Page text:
Correct functioning of sprockets in a machine depends on the sprocket ratios used. Specifically, these ratios involve the relationship between the teeth running along the sprocket and the places they fit into the chain as the machine is set in motion. If a precise ratio is not taken into account when the sprocket is made, the teeth will not line up with their corresponding links in the chain. In effect, the chain will slip off and the machine will cease to function.
Prior to computers and modern technology, some of the most complex machines operated with a series of sprockets fit together with a chain running through them, which is why they were called sprocket machines. Pulleys, as well as a number of other mechanisms operated with these parts. Today, perhaps the most readily available example of sprockets in action comes with bicycles. The sprocket itself is a flat, rounded wheel circumscribed with pointed notches, or teeth, which fit into and move with the chain wrapped around it. Chain parts include pin links, roller links, and link plate; the construction of a length of chain of this kind is quite different from that of the kind found in hardware stores.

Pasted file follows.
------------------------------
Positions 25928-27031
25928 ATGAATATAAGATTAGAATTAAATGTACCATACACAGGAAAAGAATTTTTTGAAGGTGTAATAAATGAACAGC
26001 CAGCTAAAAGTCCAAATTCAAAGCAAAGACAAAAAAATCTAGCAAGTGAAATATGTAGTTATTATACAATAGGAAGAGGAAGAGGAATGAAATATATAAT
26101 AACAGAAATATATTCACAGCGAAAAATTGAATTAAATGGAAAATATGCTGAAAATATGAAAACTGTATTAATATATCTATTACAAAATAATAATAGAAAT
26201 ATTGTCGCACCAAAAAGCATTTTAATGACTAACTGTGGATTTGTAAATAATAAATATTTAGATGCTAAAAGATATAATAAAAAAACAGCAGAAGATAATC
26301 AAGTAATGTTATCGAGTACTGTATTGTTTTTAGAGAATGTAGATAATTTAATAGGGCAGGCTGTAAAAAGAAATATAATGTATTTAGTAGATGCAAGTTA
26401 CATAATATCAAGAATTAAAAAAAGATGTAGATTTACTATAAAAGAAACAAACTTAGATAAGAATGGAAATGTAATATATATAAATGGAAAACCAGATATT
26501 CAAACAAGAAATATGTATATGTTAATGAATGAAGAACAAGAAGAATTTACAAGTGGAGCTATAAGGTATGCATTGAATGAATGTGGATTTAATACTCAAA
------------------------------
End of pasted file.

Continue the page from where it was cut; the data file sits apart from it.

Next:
Since sprocket machines require proper socket ratios, determining this measurement takes place prior to manufacture with a few simple mathematical steps. All teeth must be accounted for, so the first step is counting each individual tooth along each sprocket. Next, each link in the chain must be counted. It should be noted that some devices may have multiple chains. For a single sprocket, the total number of links in the chain that wraps around it should be divided by the total number of notches around that sprocket, and then the process is repeated with all additional sprockets and the chains that run through them.
Quotients obtained from such calculations are the sprocket ratios. It may be relevant to note that the same mathematical steps can be applied if gear ratios need to be found. As far as form goes, gears and sprockets are exactly the same, but whereas the sprocket rotates in conjunction with a chain, gears fit together and work off of each other — an example of this can be seen in the inner workings of a clock. In determining gear ratio, the notches in both sprockets are added up individually and then divided into each other; sprocket ratios involve only one sprocket and then the chain. The proper functioning of gears and sprockets in a machine requires precision in determining these gear and sprocket ratios.